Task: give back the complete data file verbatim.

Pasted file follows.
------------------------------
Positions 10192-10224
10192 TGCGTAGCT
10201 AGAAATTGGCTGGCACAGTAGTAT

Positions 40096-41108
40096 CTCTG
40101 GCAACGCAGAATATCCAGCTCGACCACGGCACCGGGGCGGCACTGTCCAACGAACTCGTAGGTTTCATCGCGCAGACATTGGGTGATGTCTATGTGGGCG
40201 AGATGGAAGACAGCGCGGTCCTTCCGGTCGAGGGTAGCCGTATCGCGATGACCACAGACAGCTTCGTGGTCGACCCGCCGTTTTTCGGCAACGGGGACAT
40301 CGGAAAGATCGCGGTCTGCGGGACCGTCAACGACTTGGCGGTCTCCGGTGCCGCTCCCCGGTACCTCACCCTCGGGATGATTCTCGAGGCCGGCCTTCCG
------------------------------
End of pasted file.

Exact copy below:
Positions 10192-10224
10192 TGCGTAGCT
10201 AGAAATTGGCTGGCACAGTAGTAT

Positions 40096-41108
40096 CTCTG
40101 GCAACGCAGAATATCCAGCTCGACCACGGCACCGGGGCGGCACTGTCCAACGAACTCGTAGGTTTCATCGCGCAGACATTGGGTGATGTCTATGTGGGCG
40201 AGATGGAAGACAGCGCGGTCCTTCCGGTCGAGGGTAGCCGTATCGCGATGACCACAGACAGCTTCGTGGTCGACCCGCCGTTTTTCGGCAACGGGGACAT
40301 CGGAAAGATCGCGGTCTGCGGGACCGTCAACGACTTGGCGGTCTCCGGTGCCGCTCCCCGGTACCTCACCCTCGGGATGATTCTCGAGGCCGGCCTTCCG